Always speak with a healthcare provider before taking a supplement to ensure that the supplement and dosage are appropriate for your needs.

There are no guidelines for the appropriate use or amount of Triphala. There are no standard doses, and there are many different ways (e.g., capsules, extract, juice, powder, tablet, tinctures) to consume it. More research is needed on dosages for specific populations and health needs.

If you are interested in using Triphala, talk to your healthcare provider to ensure you take the appropriate amount for you.

What Happens If I Take Too Much Triphala?

As a rule of thumb, never take more than the manufacturer's recommended dosage. If you experience side effects, stop taking Triphala and call your healthcare provider.


You may want to avoid Triphala if you are taking medications for diabetes and hypertension since it may make them less effective.

Additionally, many of the compounds found in Triphala are processed in the body by liver enzymes known as cytochrome P450 (CYP450). Taking Triphala with other drugs processed by CYP450 may increase or decrease the amounts of those drugs in the blood and reduce how well they work.

As such, you may need to avoid Triphala if you're taking any of the following:

It is essential to carefully read the ingredient list and nutrition facts panel of a supplement to know which ingredients and how much of each ingredient is included. Please review this supplement label with your healthcare provider to discuss potential interactions with foods, other supplements, and medications.

Triphala powder
Verywell / Anastasia Tretiak

How to Store Triphala

Store Triphala according to the manufacturer's directions. Discard as indicated on packaging.

Sources of Triphala & What to Look For

See below for more information on food and supplement sources of Triphala.

Food Sources of Triphala

Triphala is a combination of three fruits (Indian Gooseberry, Bibhitaki, and Haritaki). Because of this, it is not normally found for sale in one form.

Supplement Sources of Triphala

Triphala is sold as a powder, juice, tincture, extract, capsule, or tablet. Triphala supplements are available in vitamin supplement stores. When buying a supplement, don't be fooled by claims that it can cure or treat any specific disease. Under the FDA labeling laws, it is illegal to make such claims, which are rarely supported by clinical evidence.


Triphala has been long used in Ayurveda. It has been studied for various uses in certain health conditions, but more research is needed to determine its benefits and potential side effects. You can purchase Triphala in supplement form from vitamin supplement stores. However, it is important to note that no supplement is intended to cure or treat any disease. Talk to your healthcare provider first if you are interested in using Triphala.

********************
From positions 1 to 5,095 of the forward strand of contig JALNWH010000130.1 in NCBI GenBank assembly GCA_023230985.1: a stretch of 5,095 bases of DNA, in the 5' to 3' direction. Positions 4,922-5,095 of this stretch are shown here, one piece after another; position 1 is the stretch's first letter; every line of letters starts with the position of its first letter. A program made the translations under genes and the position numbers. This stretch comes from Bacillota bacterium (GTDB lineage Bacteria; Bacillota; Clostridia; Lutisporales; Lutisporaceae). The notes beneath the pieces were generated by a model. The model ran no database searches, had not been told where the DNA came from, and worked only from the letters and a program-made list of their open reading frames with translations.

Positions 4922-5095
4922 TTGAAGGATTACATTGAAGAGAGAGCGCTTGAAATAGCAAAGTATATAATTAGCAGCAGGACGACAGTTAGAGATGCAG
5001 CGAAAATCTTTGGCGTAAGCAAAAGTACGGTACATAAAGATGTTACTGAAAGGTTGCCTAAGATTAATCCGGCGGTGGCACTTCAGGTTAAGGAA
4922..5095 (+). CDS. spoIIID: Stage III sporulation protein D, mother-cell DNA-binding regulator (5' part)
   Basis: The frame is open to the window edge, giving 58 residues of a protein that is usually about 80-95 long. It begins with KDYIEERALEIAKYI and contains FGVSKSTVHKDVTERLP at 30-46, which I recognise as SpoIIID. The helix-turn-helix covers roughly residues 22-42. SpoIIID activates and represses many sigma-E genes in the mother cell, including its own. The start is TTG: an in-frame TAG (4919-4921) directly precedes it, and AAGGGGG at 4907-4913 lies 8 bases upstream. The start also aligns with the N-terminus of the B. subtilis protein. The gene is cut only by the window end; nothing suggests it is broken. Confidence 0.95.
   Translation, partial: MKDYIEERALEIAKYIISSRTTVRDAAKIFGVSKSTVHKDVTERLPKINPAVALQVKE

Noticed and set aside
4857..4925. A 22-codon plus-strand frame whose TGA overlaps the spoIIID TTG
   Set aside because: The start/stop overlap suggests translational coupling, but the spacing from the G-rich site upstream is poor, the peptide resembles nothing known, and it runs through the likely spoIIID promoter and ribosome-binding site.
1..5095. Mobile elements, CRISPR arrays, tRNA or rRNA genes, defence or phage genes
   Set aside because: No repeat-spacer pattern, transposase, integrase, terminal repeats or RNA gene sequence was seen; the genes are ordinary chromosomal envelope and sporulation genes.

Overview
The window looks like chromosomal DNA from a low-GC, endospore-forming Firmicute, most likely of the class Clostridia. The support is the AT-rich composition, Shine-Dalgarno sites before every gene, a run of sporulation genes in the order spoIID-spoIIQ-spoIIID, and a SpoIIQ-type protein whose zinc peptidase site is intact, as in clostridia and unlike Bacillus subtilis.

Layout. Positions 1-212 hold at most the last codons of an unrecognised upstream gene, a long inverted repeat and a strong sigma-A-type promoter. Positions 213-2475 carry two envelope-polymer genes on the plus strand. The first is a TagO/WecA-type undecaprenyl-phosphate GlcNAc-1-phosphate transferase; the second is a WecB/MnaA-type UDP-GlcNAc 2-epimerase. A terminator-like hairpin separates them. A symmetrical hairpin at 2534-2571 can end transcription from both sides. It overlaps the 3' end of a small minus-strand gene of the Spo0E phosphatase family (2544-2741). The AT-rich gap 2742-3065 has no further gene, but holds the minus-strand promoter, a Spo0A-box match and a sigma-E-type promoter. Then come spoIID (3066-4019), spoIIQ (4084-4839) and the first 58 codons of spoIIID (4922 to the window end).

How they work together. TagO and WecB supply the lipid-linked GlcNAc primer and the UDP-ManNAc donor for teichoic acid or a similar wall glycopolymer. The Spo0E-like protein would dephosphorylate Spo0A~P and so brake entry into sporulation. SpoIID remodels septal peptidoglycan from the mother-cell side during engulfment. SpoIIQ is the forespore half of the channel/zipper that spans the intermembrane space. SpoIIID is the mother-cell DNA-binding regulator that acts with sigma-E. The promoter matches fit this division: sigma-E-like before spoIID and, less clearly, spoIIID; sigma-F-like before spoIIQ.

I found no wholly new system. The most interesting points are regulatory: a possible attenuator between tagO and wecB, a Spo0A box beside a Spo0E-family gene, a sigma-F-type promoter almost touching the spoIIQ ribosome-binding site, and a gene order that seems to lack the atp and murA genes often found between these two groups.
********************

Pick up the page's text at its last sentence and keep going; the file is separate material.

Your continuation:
Frequently Asked Questions

  • What is Triphala being studied for?

    Studies have looked at Triphala's uses in weight loss and gingivitis. However, more research is needed. You should always consult your healthcare provider before starting a new supplement and follow their medical advice.

  • What does Triphala mean?

    In Sanskrit, Triphala means "three fruits", and is a combination of three different fruits: Indian Gooseberry, Bibhitaki, and Haritaki

  • What happens if I take too much Triphala?

    As a rule of thumb, never take more than the manufacturer's recommended dosage. If you experience side effects, stop taking Triphala and call your healthcare provider.

14 Sources
Verywell Health uses only high-quality sources, including peer-reviewed studies, to support the facts within our articles. Read our editorial process to learn more about how we fact-check and keep our content accurate, reliable, and trustworthy.
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  12. Varma SR, Sivaprakasam TO, Mishra A, et al. Protective effects of triphala on dermal fibroblasts and human keratinocytesPLoS One. 2016;11:e0145921. doi:10.1371/journal.pone.0145921

  13. Kirk J, Dunker K. Dietary counseling: the ingredient for successfully addressing the use of herbal supplements and probiotics in chronic kidney disease. Advances in Chronic Kidney Disease. 2014;21(4):377-384. doi:10.1053/j.ackd.2014.05.001

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By Alena Clark, PhD
Alena Clark, PhD, is a registered dietitian and experienced nutrition and health educator

Originally written by Cathy Wong
Cathy Wong

Cathy Wong is a nutritionist and wellness expert. Her work is regularly featured in media such as First For Women, Woman's World, and Natural Health.

Learn about our editorial process